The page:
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The MEU(SOC) pistol armed elite Marines for decades

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Marines fire MEU(SOC) pistol

Sometime between the XM9 trials and the adoption of the Beretta M9, Colonel Robert Young, USMC, laid out a series of improvements the military could make to the M1911A1 service pistol that had been serving for decades. These specifications would go on to influence the M1911A1 pistols adopted by Force Recon Marines in 1985 and the pistols became known as the MEU(SOC). (MEU(SOC) stands for Marine Expeditionary Unit (Special Operations Capable) and refers to Marines deployed to sea as a force in readiness.)

Force Recon was slow and reluctant to give up the MEU(SOC) for the Beretta – despite the latter being a much more modern pistol. This was because, according to the officer-in-chief of the Marine Corps Precision Weapon Shop, the M1911A1 frames were the only ones strong enough to withstand the Force Recon training regimen.

Force Recon Marines may fire thousands of rounds during a pre-deployment workup. Their guns are stripped down to their frames every 10,000 rounds and rebuilt as long as the frame is still within military specifications. According to the author of Strong Men Armed, Patrick Rogers, some of these frames have had up to half a million rounds fired through them. 

There is also a good chance that Force Recon just wanted to keep the .45 ACP as during that time, our understanding of handgun performance and ballistics was lacking and the idea that a bigger, heavier bullet was better was somewhat held as correct. 

Further, although the MEU(SOC) pistols were older than the Beretta’s but offered several upgraded and advanced features. The sights, for example, were bigger and easier to see. The trigger was a mere 3.5 pounds, and not everyone cared for Beretta’s DA/SA design.

The Marine Corps Precision Weapons Shop took the standard M1911A1 stripped away the slide, barrel, trigger, sights, pins, mainspring and mainspring housing, ejectors, firing pens, and sear springs, and replaced them with commercial parts – it essentially only kept the frame. The new slides came from companies like Springfield Armory; the sights were high-visibility Novak designs. Ed Brown also supplied parts, as did Wilson Combat and King’s Gun Works. The result was an extremely modern pistol for the time.

The ICQB pistol 

Kimber Pistol
The Kimber pistol (Creative Commons)

The original MEU(SOC) served by itself until right around 2003. Yet, as the Global War on Terror quickly expanded, the Corps’ Precision Weapon Shop could not timely produce enough MEU(SOC) to arm Force Recon and the new Marine Corps Special Operation Command.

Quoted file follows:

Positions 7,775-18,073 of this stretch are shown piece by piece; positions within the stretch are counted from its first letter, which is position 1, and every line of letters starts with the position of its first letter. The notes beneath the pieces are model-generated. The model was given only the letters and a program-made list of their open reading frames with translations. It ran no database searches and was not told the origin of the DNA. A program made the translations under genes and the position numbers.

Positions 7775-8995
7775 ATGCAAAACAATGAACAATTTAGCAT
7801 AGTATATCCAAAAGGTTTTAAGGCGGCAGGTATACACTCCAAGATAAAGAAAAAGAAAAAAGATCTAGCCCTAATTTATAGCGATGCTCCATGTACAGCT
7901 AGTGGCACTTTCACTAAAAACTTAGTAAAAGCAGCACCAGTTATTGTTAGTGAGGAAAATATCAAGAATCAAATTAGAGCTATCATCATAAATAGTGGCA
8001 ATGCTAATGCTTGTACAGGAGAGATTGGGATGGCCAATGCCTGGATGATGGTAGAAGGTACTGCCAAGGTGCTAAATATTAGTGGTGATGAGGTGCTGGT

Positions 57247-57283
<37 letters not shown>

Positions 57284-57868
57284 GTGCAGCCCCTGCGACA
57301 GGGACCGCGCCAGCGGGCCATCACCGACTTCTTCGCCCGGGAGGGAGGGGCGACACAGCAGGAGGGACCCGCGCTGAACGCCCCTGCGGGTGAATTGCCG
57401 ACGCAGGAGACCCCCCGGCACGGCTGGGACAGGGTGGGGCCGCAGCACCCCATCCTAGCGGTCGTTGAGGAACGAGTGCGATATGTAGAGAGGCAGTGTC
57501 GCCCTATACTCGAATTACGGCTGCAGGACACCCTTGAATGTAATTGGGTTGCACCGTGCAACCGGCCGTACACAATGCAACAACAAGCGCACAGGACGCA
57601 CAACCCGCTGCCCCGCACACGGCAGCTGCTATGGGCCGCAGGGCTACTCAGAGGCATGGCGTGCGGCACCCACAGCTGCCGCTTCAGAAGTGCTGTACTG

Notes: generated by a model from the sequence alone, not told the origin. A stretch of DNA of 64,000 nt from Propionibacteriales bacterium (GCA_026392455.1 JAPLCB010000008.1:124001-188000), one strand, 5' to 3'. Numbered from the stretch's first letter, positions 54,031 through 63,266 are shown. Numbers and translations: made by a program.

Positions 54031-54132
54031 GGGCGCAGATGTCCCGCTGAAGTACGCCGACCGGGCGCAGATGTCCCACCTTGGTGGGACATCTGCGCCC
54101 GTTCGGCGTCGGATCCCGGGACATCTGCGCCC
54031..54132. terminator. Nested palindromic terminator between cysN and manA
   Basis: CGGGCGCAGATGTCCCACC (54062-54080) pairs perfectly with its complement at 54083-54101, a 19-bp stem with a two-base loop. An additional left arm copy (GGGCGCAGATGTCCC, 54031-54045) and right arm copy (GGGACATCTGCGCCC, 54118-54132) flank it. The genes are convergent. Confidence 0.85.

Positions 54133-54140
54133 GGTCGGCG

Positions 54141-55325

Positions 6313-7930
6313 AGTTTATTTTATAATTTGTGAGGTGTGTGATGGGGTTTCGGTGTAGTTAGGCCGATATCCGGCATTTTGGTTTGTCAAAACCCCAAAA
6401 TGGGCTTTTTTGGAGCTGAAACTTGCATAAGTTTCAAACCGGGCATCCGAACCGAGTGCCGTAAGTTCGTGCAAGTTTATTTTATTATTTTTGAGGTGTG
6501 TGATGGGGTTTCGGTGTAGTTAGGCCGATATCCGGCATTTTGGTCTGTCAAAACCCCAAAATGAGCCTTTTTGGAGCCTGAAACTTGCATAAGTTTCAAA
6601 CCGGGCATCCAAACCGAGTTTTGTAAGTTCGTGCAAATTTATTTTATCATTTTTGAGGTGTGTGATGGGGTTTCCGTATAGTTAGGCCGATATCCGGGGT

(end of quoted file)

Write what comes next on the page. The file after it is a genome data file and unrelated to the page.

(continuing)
To satisfy that need, the Marine Corps began searching intensely for commercial off-the-shelf option and settled on the LAPD SWAT team’s Kimber M1911A1 pistols. This weapon, named the ICQB, which stands for Interim Close Quarter’s Battle pistol, did not replace the MEU(SOC) pistol but supplemented it.

The ICQB featured Novak LoMount Night Sights, a flat mainspring housing, and a lanyard loop. The Marine Corps replaced the black plastic grips with Simonich Gunner Grips, installed an Ed Brown Memory Grip Safety, and swapped the mags for Wilson Combat magazines. And, since the Corps couldn’t wait for a railed version, Dawson Precision installed a Picatinny rail. Finally, the Force Recon and MARSOC Marines adopted the Surefire Integrated Military Pistol Light for the weapon. 

However, the Kimber guns were meant as a quick interim solution to satisfy increased demand for the MEU(SOC).

Related: Explaining the diverse mission set of MARSOC’s commandos

The new MEU(SOC) pistol takes over 

Marines firing pistols
(U.S. Marine Corps photo by Cpl. Demetrius Morgan/Released)

In 2005, Force Recon put out a call for a new MEU(SOC) pistol. Initially, they landed on the Springfield Armory Professional Model. The FBI Hostage Rescue Team used the same pistol, so it had a bit of a proven reputation. 

The Professional Model was a modified M1911 design. It featured an integral Picatinny rail for mounting accessories, ambidextrous safety, an extended beavertail, high visibility sights, and G10 grips.

The Corps announced its intent to purchase 150 Professional models, however, it continued to shop for an MEU(SOC) replacement. 

Finally, after a competition that involved the Professional Model, the Marine Corps settled on a railed Colt M1911, which became known as the M45A1 CBQP or Close Quarter’s Battle Pistol. This gun would go on to become the new MEU(SOC) pistol. 

The CBQP featured a rail for accessories, ambidextrous safeties, an extended beavertail, large night sights, a recoil-reducing dual recoil spring, and a match barrel. The weapon had a very distinct FDE finish and a set of G10 grips. 

Eventually, the MEU(SOC) pistol began its decline. MARSOC dropped the M45A1 for the Glcok 19 since that was the standard sidearm of SOCOM and recently, we’ve seen Force Recon operating with the SIG Sauer M18 series pistol. The MEU(SOC) has still been seen somewhat recently with Force Recon reserve forces, but it appears the gun has mostly been put out to pasture. After over a century of service, it’s only right to let the MEU(SOC) and M1911 as a whole retire. 

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Travis Pike

Travis Pike is a former Marine Machine gunner who served with 2nd Bn 2nd Marines for 5 years. He deployed in 2009 to Afghanistan and again in 2011 with the 22nd MEU(SOC) during a record-setting 11 months at sea. He’s trained with the Romanian Army, the Spanish Marines, the Emirate Marines, and the Afghan National Army. He serves as an NRA certified pistol instructor and teaches concealed carry classes.